Wednesday, December 18, 2013

Hope // Yes, Virginia

Christmas season is in full swing here at the Lil' Dude house. We luckily counted on our fingers the numbers of celebrations we're able to partake in this year- I think six. Christmas six times! Aren't we lucky. Aren't we lucky ... indeed.

We celebrated the past weekend with the Grandparents of the North. My own Mama played Santa for her granddaughter's seventh Christmas (wait, what?) while remarking that when I was a kindergartner, I told my entire class there was no Santa.


The teacher had to involve my parents, of course, and mass hysteria I assume from all her tiny believers. I don't remember the event- which is semi-odd given my propensity for recalling every detail of all my years lived. How did I know at five there was no Santa? And why would I tell others? I wasn't mean-spirited as a child. I don't know. But 29 years later it pissed me off.

I held my breath and crossed my fingers when on the first day of her Advent calendar, the Lil' Dude opened a note from the Christmas Fairies and said, look Mama! You have these same gift tags downstairs! It was a fleeting observation but it still freaked me out. She's six. She's in school- surrounded not only by her classmates, but older, seasoned kids and veterans of Christmas. You know the crap that is slung around on buses and playgrounds and cafeterias. She could actually Google "Is Santa Real?" like I did a few minutes ago. I am not ready for that step in our life. I'm not ready to own up to chewing up carrots and spitting them out on Santa's cookie plate. I'm not ready to admit to sweeping up Reindeer Food from the sidewalk, deck, and driveway. I'm not ready to explain filling Advent calendars, St. Nicholas boots, or Christmas stockings and giving imaginary characters the credit.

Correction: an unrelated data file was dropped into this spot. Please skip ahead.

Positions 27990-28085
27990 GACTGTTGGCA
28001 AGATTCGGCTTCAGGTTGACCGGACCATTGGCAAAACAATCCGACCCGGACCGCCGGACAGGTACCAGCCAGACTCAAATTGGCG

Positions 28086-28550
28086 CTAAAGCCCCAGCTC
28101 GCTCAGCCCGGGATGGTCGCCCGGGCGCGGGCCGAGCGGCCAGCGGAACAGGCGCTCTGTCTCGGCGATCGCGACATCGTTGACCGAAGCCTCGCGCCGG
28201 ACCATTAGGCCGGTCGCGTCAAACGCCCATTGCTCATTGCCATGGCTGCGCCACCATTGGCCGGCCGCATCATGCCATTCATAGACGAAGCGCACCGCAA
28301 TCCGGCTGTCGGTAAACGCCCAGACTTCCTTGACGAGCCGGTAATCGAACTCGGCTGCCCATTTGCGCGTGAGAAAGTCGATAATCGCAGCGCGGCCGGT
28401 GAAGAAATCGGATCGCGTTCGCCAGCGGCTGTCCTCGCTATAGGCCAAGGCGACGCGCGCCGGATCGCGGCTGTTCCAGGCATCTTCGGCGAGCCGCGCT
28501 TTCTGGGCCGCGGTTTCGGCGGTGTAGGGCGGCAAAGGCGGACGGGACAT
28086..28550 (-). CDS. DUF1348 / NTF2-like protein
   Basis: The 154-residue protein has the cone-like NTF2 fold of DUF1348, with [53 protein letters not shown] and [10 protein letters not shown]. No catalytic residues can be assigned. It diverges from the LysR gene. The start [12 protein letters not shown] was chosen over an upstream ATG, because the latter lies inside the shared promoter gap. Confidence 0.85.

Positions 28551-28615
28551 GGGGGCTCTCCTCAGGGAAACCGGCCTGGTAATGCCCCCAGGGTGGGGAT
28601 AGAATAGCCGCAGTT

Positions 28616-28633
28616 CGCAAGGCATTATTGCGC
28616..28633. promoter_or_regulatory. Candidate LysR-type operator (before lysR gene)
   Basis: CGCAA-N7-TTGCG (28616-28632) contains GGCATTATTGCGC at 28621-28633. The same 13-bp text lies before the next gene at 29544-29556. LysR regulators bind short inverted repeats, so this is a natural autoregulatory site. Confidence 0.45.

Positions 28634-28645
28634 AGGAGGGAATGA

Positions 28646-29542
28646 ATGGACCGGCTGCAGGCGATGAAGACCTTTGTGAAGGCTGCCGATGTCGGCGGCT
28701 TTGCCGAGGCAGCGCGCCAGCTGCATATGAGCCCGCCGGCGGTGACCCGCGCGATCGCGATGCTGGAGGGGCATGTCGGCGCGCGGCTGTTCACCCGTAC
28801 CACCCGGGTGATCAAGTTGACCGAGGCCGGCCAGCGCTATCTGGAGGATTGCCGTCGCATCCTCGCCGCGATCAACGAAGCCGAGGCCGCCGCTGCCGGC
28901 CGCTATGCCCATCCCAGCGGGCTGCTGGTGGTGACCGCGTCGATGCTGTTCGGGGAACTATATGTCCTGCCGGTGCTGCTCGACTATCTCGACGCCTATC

I am not ready. I want her to be rooted in hope and belief for every Christmas season she sees. If she chooses one noun to be her favorite her whole life, I want it to be hope. If she tattoos one word on her body, I want it to be hope. Even if she forsakes everything else, make hope what she holds onto.

A few centuries ago, a little girl wrote to a newspaper in New York asking the editor if there indeed was a Santa Claus. The answer, as antiquated as it is now, still rings true.

Yes, VIRGINIA, there is a Santa Claus. He exists as certainly as love and generosity and devotion exist, and you know that they abound and give to your life its highest beauty and joy. Alas! how dreary would be the world if there were no Santa Claus. Not believe in Santa Claus! You might as well not believe in fairies! You might get your papa to hire men to watch in all the chimneys on Christmas Eve to catch Santa Claus, but even if they did not see Santa Claus coming down, what would that prove? Nobody sees Santa Claus, but that is no sign that there is no Santa Claus. The most real things in the world are those that neither children nor men can see. Did you ever see fairies dancing on the lawn? Of course not, but that's no proof that they are not there. Nobody can conceive or imagine all the wonders there are unseen and unseeable in the world. There is a veil covering the unseen world which not the strongest man, nor even the united strength of all the strongest men that ever lived, could tear apart. Only faith, fancy, poetry, love, romance, can push aside that curtain and view and picture the supernal beauty and glory beyond. Is it all real? Ah, VIRGINIA, in all this world there is nothing else real and abiding. 

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